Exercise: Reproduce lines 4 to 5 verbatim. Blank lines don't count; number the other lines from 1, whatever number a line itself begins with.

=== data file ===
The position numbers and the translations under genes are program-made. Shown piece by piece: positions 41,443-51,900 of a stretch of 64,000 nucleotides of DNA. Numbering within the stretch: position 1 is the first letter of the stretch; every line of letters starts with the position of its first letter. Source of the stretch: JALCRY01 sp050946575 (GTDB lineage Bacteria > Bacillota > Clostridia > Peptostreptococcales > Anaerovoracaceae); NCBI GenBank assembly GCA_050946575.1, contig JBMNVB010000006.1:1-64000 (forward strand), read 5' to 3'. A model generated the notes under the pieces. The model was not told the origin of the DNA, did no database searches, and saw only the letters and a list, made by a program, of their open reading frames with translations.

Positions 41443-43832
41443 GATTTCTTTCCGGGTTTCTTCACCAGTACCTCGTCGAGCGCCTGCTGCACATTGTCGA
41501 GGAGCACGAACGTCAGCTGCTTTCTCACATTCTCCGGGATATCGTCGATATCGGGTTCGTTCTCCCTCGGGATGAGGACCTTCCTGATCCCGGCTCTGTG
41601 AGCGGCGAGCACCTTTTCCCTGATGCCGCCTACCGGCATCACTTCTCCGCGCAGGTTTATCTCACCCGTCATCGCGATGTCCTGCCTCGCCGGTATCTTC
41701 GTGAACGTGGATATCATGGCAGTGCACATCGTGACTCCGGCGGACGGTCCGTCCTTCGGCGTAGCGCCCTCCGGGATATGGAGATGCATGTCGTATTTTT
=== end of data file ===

41501 GGAGCACGAACGTCAGCTGCTTTCTCACATTCTCCGGGATATCGTCGATATCGGGTTCGTTCTCCCTCGGGATGAGGACCTTCCTGATCCCGGCTCTGTG
41601 AGCGGCGAGCACCTTTTCCCTGATGCCGCCTACCGGCATCACTTCTCCGCGCAGGTTTATCTCACCCGTCATCGCGATGTCCTGCCTCGCCGGTATCTTC